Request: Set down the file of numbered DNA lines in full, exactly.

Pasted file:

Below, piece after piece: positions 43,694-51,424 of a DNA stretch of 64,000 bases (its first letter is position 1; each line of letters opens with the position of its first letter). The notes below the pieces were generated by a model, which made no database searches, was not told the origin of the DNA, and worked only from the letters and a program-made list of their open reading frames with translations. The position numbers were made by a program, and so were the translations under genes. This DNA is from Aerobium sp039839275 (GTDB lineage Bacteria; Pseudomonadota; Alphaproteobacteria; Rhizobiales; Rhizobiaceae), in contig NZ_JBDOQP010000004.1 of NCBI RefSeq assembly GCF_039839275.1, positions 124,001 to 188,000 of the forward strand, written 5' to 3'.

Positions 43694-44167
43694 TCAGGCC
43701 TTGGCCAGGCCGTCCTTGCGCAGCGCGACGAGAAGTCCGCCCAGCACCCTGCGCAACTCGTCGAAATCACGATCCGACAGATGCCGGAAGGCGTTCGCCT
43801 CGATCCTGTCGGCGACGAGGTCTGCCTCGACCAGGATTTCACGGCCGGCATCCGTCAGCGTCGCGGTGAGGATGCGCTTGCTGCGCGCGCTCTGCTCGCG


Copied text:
Below, piece after piece: positions 43,694-51,424 of a DNA stretch of 64,000 bases (its first letter is position 1; each line of letters opens with the position of its first letter). The notes below the pieces were generated by a model, which made no database searches, was not told the origin of the DNA, and worked only from the letters and a program-made list of their open reading frames with translations. The position numbers were made by a program, and so were the translations under genes. This DNA is from Aerobium sp039839275 (GTDB lineage Bacteria; Pseudomonadota; Alphaproteobacteria; Rhizobiales; Rhizobiaceae), in contig NZ_JBDOQP010000004.1 of NCBI RefSeq assembly GCF_039839275.1, positions 124,001 to 188,000 of the forward strand, written 5' to 3'.

Positions 43694-44167
43694 TCAGGCC
43701 TTGGCCAGGCCGTCCTTGCGCAGCGCGACGAGAAGTCCGCCCAGCACCCTGCGCAACTCGTCGAAATCACGATCCGACAGATGCCGGAAGGCGTTCGCCT
43801 CGATCCTGTCGGCGACGAGGTCTGCCTCGACCAGGATTTCACGGCCGGCATCCGTCAGCGTCGCGGTGAGGATGCGCTTGCTGCGCGCGCTCTGCTCGCG